Archive for July 23rd, 2010
Got an email from Virgin Mobile:
From: Virgin Mobile <email@example.com>
Date: Today 14:34:24
Top-Up now to save your service!
Since you haven’t added money to your account in the last 90 days, your phone has stopped working. If you don’t take emergency action and Top-Up now, you might lose your phone number and any balance remaining in your account.
Given that I have the account set to recharge itself every 90 days and it’s been doing that for a couple of years, I thought perhaps my credit card had flipped past the expiration date on file. Fighting my way through VM’s craptastic website, noooo, that’s not the case.
Nay, verily, the account had topped itself off at 11:34, exactly three hours before that email went out.
So I asked the obvious question, doggedly using the impenetrable Customer Service form:
The phone seems OK.
What’s going on?
Which produced this missive:
Response (Rommel) – 06/23/2010 08:32 AM
Thanks for contacting Virgin Mobile Customer Care.
I really appreciate the time you took to provide us with the information requested. I reviewed your account and found that indeed you have the auto payment set up correctly in your account. What happened is that the system always sent this alerts to keep the customers aware of their account status but since you have the auto payment option, please ignore this alerts, you don’t have to worry about it. The system charged your card for $15 on 6/22/2010.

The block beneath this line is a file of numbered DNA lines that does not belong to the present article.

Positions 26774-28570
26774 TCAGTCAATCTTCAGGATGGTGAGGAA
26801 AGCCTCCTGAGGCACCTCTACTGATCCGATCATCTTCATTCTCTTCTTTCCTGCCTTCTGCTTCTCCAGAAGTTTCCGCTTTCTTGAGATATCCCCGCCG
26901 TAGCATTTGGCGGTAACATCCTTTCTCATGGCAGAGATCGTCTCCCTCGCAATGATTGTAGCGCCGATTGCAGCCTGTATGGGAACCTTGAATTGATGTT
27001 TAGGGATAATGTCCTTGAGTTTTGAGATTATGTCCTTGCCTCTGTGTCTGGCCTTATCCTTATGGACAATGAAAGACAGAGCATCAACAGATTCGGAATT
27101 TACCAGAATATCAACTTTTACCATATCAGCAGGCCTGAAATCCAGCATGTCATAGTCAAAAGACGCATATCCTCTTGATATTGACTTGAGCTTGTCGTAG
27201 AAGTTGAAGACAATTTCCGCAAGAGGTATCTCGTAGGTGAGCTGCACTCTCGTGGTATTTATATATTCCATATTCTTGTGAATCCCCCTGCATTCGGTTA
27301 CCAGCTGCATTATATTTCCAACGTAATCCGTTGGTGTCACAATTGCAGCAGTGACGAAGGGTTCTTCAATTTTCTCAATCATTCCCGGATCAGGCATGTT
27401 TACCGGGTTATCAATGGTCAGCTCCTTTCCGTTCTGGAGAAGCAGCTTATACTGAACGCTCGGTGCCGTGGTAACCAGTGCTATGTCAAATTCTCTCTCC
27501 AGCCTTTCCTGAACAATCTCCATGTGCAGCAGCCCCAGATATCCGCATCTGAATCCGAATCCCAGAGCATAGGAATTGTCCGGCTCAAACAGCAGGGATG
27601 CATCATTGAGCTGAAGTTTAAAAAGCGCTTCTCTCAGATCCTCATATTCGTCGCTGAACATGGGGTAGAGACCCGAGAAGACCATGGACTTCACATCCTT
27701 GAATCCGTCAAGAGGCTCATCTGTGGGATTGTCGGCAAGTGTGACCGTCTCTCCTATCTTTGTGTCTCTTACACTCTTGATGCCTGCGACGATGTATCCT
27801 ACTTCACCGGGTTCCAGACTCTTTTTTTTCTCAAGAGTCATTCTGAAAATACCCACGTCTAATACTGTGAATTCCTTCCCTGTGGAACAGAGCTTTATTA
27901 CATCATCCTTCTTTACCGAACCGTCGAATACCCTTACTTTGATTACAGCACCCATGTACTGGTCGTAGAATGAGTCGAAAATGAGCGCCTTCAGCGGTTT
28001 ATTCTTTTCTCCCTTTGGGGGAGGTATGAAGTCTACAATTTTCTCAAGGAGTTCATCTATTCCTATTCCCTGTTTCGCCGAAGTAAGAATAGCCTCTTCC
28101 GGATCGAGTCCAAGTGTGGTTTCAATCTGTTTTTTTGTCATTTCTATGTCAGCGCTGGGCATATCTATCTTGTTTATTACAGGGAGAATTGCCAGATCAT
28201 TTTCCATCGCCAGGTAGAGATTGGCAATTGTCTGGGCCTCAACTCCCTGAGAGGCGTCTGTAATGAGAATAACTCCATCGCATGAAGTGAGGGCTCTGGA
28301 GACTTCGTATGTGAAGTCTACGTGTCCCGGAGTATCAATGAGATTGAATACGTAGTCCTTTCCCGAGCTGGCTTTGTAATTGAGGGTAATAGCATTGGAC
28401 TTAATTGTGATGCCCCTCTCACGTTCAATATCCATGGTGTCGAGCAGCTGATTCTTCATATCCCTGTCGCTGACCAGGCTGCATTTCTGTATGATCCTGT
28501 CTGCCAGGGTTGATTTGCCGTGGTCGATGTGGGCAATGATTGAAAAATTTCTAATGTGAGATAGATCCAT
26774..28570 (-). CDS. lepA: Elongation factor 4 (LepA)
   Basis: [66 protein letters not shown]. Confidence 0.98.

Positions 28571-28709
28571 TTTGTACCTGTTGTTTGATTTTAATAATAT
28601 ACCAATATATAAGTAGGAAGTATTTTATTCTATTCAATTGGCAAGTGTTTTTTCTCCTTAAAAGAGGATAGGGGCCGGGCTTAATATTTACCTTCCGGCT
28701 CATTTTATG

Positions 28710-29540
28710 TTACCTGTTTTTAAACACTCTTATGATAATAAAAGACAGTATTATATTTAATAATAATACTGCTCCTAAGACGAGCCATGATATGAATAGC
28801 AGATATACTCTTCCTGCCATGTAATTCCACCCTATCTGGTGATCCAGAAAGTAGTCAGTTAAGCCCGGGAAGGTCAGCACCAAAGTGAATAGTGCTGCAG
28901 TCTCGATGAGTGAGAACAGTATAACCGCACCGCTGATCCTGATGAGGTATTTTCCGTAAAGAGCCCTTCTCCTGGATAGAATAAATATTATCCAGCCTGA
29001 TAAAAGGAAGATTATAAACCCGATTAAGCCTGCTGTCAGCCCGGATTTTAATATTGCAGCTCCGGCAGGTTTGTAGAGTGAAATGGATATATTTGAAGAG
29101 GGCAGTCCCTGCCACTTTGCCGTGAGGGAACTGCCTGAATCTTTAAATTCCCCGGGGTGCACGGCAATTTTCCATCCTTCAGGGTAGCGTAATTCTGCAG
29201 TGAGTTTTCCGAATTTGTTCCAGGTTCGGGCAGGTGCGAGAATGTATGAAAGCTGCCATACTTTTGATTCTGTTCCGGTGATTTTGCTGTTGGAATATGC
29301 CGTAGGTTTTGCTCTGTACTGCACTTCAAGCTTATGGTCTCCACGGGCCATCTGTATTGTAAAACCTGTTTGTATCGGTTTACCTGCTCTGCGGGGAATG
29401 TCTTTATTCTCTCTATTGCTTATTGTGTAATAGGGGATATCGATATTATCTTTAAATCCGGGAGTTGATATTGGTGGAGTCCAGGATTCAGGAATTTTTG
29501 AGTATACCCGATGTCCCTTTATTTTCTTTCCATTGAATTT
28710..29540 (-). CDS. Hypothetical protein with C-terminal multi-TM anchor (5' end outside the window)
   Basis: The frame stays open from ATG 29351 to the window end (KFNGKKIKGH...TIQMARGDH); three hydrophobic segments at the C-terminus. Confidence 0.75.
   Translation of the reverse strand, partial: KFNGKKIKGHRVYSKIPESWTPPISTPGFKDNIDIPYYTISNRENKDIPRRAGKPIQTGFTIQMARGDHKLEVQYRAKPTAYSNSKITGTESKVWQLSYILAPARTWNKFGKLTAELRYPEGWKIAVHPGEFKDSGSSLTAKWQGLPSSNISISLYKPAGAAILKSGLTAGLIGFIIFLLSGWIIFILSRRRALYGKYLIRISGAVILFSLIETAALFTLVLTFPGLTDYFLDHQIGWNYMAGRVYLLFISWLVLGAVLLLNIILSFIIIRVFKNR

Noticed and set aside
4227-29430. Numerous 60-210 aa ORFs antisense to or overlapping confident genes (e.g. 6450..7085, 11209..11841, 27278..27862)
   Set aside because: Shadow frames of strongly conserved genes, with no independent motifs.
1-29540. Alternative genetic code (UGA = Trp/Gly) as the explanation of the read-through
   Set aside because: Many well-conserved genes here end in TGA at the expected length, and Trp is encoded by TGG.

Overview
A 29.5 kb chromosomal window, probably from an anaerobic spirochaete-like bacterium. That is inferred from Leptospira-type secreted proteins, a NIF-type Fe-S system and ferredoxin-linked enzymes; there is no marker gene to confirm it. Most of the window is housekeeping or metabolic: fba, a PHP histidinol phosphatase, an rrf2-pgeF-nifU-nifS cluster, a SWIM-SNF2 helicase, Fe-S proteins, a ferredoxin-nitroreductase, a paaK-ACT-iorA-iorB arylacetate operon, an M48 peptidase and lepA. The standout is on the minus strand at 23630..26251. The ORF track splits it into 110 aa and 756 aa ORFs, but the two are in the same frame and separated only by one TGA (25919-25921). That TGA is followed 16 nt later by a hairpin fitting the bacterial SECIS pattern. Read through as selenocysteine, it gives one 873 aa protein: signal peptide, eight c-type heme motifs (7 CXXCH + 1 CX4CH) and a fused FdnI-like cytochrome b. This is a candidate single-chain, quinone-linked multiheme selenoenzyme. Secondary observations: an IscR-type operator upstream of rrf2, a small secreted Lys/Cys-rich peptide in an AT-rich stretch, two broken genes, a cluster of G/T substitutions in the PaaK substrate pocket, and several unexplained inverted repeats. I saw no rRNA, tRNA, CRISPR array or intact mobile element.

Now, your account will be active until 9/20/2010. You don’t have to worry about the alerts, if you have credit on your card the system will always do it automatically. I apologize on behalf Virgin Mobile for any misunderstanding.
Perhaps it’s just me, but formulaic cut-and-paste obsequious fawning grates on my sensibilities. What I really want is action that resolves the problem, not just having VM’s Customer Service team blow it off. So I fired off a reply:
> please ignore this alerts,
> you don’t have to worry about it.
So, if I understand your advice correctly, when VM sends me a warning message like this:
Since you haven’t added money to your account in the last 90 days, your phone has stopped working.
I should just ignore it. Is that what you mean?
That’s stupid advice. You do not want to train your customers to ignore email from VM, particularly information saying their phones are “not working”.
The correct response is that you will take steps to ensure that VM never sends a bogus warning. The people responsible for sending that message must fix their own problem, at the source of the problem, where it happens.
Your customers should not be required to ignore anything from VM.
Let me know when you’ve taken effective action to prevent this from happening again.
No answer to date. I suspect VM doesn’t monitor incoming email. I wonder why?